I'm on the corner of Madison Square Park, slipping a Microsoft HoloLens headset over my face. It's my first time trying one outdoors. I'm already conspicuous with a massive visor-helmet on. Now I'm jumping over invisible things, and suddenly I'm a sidewalk obstacle.
One man watches from a bench. He smiles, claps. Pumps his fist, calls it the future.
A video of an augmented reality version of Super Mario Bros. in Central Park, complete with pop-up Goombas and pipes rising from the road, went viral earlier this summer. We tracked down Abhishek Singh, who created the video. The demo is real -- it's done on a HoloLens, captured through the headset (you can look at his other work here). I was lucky enough to try it for myself along with Singh, and it's pretty close to madness.
Viewing a wall through the HoloLens and, inset, what I was doing. / Ariel Nunez/CNET
The project lacks the polish of other high-profile projects like Microsoft's Minecraft in HoloLens, but it's nevertheless an important step in augmented reality. The technology, which overlays digtal images on top of the real world, is poised for a big step forward in the coming months thanks to Apple's big push in the next version of iOS. And you've already seen bits of AR in Pokemon Go and in SnapChat filters.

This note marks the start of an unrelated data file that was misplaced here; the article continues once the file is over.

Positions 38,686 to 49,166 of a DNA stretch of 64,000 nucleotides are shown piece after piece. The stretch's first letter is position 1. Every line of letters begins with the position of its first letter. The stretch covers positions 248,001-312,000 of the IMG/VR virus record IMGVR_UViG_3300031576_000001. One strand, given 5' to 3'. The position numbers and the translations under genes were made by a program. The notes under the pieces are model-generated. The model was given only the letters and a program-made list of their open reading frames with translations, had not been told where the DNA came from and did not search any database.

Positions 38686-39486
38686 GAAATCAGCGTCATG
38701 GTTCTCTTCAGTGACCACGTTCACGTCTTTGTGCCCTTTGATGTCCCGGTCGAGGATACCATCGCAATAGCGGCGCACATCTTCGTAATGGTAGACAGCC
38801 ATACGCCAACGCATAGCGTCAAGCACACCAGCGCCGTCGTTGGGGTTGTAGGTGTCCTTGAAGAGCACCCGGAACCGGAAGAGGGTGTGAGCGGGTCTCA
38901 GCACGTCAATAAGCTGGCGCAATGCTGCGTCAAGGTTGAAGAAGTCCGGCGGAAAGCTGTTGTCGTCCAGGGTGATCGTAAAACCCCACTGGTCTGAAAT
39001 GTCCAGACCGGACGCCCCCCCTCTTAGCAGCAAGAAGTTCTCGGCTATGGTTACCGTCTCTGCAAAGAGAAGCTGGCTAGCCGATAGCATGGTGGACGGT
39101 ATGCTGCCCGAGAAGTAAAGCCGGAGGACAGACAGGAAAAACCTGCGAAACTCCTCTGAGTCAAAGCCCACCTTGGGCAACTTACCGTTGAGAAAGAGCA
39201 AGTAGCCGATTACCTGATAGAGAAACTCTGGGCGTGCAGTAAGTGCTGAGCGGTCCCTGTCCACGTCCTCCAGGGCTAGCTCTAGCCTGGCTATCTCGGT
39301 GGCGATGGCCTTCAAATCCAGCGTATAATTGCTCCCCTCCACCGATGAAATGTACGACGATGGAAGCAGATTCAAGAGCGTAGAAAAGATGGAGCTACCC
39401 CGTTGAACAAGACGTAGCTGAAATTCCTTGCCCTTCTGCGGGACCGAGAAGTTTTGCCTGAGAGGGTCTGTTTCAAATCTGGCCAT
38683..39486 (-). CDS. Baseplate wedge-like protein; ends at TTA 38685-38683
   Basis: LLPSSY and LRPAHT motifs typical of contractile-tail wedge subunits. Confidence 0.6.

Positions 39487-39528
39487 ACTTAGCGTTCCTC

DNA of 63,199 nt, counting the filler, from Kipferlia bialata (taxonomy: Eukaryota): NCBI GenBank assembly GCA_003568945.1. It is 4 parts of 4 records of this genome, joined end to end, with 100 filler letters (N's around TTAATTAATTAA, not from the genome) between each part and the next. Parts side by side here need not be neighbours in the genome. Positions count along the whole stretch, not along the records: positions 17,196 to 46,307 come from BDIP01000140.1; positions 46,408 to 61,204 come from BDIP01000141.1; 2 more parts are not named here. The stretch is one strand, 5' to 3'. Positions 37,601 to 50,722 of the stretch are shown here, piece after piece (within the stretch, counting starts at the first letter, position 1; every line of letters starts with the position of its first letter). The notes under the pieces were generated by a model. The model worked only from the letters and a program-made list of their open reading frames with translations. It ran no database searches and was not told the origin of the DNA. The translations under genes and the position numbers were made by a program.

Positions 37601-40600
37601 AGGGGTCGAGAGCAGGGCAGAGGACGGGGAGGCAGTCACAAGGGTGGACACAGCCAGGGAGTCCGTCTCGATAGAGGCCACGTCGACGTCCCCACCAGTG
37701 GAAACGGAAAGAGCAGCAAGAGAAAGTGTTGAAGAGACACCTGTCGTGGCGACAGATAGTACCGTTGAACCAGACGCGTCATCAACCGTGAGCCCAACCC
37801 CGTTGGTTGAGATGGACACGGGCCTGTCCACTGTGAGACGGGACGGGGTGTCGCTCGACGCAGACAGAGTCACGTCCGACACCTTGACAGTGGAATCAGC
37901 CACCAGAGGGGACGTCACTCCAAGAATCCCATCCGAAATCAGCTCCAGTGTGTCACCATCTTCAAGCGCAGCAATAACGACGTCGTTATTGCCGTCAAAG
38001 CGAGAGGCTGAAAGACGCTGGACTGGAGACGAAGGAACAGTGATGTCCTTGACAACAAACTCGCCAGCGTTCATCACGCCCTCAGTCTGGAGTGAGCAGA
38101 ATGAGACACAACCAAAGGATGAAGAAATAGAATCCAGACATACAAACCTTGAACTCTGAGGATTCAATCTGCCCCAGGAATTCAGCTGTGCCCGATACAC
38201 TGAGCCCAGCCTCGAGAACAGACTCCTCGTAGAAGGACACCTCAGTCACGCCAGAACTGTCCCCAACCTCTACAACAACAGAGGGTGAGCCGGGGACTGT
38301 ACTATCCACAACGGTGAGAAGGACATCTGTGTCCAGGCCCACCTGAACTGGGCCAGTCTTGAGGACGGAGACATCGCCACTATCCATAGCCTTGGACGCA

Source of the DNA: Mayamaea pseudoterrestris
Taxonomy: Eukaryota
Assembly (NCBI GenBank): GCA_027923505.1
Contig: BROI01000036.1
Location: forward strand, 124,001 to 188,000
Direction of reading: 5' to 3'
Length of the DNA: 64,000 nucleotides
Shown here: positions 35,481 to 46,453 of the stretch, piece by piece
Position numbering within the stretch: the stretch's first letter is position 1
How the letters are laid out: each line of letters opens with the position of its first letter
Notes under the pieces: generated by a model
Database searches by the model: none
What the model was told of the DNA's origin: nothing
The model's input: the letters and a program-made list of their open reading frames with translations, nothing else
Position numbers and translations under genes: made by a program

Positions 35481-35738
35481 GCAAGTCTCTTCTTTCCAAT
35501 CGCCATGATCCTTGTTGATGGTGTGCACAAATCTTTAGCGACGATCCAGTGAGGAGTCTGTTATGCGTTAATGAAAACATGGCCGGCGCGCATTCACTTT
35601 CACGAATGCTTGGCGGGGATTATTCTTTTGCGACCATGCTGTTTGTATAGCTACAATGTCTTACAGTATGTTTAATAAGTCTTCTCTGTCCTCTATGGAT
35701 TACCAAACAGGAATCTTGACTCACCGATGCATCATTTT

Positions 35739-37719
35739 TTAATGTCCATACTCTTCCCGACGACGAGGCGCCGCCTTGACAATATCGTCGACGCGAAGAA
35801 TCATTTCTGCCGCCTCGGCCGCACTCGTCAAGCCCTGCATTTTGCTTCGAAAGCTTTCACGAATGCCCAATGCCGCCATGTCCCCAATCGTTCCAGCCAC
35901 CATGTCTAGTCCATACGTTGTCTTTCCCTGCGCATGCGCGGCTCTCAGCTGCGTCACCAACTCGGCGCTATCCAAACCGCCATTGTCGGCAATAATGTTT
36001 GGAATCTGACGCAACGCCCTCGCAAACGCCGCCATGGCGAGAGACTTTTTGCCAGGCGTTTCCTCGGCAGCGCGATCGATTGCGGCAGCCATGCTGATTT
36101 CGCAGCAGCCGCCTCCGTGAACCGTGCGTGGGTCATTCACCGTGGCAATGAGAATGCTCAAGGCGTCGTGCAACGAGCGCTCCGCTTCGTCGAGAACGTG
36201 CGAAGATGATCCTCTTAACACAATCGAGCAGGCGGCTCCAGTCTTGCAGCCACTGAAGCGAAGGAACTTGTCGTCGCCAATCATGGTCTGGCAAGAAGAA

Singh's project brings a familiar aspect to this new area with the use of Mario.
Singh mapped all of the first level, or "World 1-1," into 3D. You're not looking at Mario from the side like the classic Nintendo game -- you are Mario and ahead of you is the level from a first-person perspective. Yes, that means a course that stretches out over dozens of meters in a walkthrough that's really about stomping occasional critters and hopping to collect mushroom power-ups.
That was enough for me -- my jumping ability is a far cry from Mario's. The app adjusts to height and jump capabilities, thankfully.
Of course, through HoloLens, the field of view is a lot smaller than it seems in the video. But sure enough, ghostly Mario things were floating around me, relatively mapped against the park (and also, the long hallways of CNET's offices). It works better indoors, because bright sunlight dulls the projections.
Singh's Mario is a pretty linear experience, but it goes farther than I expected. The level kept going, from one end of Madison Square Park to the other, with hills and blocks around me, and pixel-clouds up above. I eventually found the castle and the flag sprouting out of a nearby parked car. Sadly, that meant I couldn't jump on it. Though I was tempted.
Trying on Hololens at the office with Singh. / Ariel Nunez/CNET
The HoloLens' ability to map 3D objects onto the real world gets messy -- passing people walk through and overlap, things don't always line up. That's the current state of AR location-mapping in a nutshell.
It's not an authorized Nintendo app; in fact, Singh hasn't talked directly to Nintendo. It's a project he's worked on independently, and as a result, you can't download it on HoloLens. Instead, it's an experiment to see where AR and mixed reality games could go next.
I talked to Singh about the future of AR on phones, and he's already working on applying his ideas to Apple's ARKit on iOS 11. It wouldn't be head-mounted, but it could be the training wheels we all need to get used to weird world-mapped games.
Pokemon Go was just the beginning. First, the future will be handheld. Then maybe later on, strapped on our faces. Heaven help us all.